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AD36: Improving prospects for South Africa’s youth: Education, vocational training still key priorities

30 Jun 2015

In 2015, the Republic of South Africa ratified its National Youth Policy 2015-2020 (NYP). One of the policy’s four primary objectives is “to strengthen the capacity of young people to enable them to take charge of their own well-being through building their assets and ultimately realising their potential to the fullest” (Presidency, 2014, p. 12). This is a crucial objective, given that about half of the country’s unemployed workers are youth ages 15-24 years (Statistics South Africa, 2015).

Two-thirds (66%) of South Africa’s population is less than 35 years old (Statistics South Africa, 2014). To reap a demographic dividend from its “youth bulge,” the government’s strategy entails investment in human capital development, particularly in education.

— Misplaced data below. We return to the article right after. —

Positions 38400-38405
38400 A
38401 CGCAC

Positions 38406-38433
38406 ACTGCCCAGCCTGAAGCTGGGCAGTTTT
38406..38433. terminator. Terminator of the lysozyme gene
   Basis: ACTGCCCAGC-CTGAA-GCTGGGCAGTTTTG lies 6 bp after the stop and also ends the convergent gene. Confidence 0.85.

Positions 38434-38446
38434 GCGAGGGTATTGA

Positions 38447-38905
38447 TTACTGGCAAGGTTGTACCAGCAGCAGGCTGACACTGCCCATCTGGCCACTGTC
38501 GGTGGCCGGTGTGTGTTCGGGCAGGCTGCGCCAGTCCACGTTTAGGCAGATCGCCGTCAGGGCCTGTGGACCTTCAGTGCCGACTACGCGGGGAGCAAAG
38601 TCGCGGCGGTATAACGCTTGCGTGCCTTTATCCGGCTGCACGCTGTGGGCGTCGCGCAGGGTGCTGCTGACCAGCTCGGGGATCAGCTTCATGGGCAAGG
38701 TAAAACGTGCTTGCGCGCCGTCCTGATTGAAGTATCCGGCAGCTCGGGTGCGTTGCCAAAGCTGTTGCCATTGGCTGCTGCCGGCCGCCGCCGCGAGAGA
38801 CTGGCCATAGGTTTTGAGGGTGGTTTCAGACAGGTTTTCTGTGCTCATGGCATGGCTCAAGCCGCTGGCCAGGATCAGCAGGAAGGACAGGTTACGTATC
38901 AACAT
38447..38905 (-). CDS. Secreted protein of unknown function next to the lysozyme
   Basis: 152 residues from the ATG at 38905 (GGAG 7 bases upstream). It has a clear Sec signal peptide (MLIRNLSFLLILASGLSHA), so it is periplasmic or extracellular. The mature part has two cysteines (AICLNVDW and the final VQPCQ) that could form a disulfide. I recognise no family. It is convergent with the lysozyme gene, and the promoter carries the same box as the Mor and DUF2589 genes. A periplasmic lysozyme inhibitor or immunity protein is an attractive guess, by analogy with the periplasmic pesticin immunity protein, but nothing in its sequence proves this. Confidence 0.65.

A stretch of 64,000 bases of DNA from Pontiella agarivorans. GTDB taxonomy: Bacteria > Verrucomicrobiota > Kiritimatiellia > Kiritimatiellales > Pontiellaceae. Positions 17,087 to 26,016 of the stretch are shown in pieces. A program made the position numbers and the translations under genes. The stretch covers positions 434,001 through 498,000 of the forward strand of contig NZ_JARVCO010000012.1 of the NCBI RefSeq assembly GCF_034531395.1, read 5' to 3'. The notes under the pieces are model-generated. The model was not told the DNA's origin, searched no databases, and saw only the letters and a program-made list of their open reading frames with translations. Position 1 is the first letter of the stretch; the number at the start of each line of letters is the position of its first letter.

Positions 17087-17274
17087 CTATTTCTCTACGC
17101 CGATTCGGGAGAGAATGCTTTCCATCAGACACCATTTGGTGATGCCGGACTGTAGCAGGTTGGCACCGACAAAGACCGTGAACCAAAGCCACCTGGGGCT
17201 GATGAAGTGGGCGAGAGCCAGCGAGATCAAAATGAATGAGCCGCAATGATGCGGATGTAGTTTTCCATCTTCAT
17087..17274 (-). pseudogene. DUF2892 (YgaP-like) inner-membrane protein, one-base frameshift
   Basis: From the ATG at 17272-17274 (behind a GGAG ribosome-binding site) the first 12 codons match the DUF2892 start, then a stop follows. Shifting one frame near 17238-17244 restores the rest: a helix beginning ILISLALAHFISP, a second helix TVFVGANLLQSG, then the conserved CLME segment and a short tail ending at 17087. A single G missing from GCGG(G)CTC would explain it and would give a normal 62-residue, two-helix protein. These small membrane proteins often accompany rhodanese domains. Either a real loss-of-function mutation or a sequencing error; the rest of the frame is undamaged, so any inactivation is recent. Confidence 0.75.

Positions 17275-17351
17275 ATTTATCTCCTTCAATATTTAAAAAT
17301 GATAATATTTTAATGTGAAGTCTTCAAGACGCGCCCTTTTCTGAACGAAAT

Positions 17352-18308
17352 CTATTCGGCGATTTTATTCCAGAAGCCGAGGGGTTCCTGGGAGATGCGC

This paper examines South Africa’s progress in building young people’s human and labour-market capacities through education. Longitudinal data from Afrobarometer and the Institute for Justice and Reconciliation’s (IJR) Transformation Audit indicate that the South African government has succeeded in increasing access to education for the current generation of youth. However, an analysis of unemployment data and trends in higher education participation rates paints a less rosy picture for the prospects of South African youth, particularly Black youth.

Although the NYP clearly indicates that the government considers young people to be one of South Africa’s primary assets, a majority of South African children and youth still attend under-resourced schools with poorly trained teachers (Spaull, 2013). Furthermore, the loss of pupils in the school pipeline contributes to low levels of post-secondary education, exacerbated by limited vocational skills training (Lolwana, 2012).

Despite government efforts, inequalities in educational attainment persist across races. Our results suggest that further investment in public education, including upskilling of teachers, is key to creating a generation of productive and fulfilled citizens. In addition, given the high proportion of young people who fail to complete secondary education, vocational training is an untapped resource for increasing employment and growing the economy.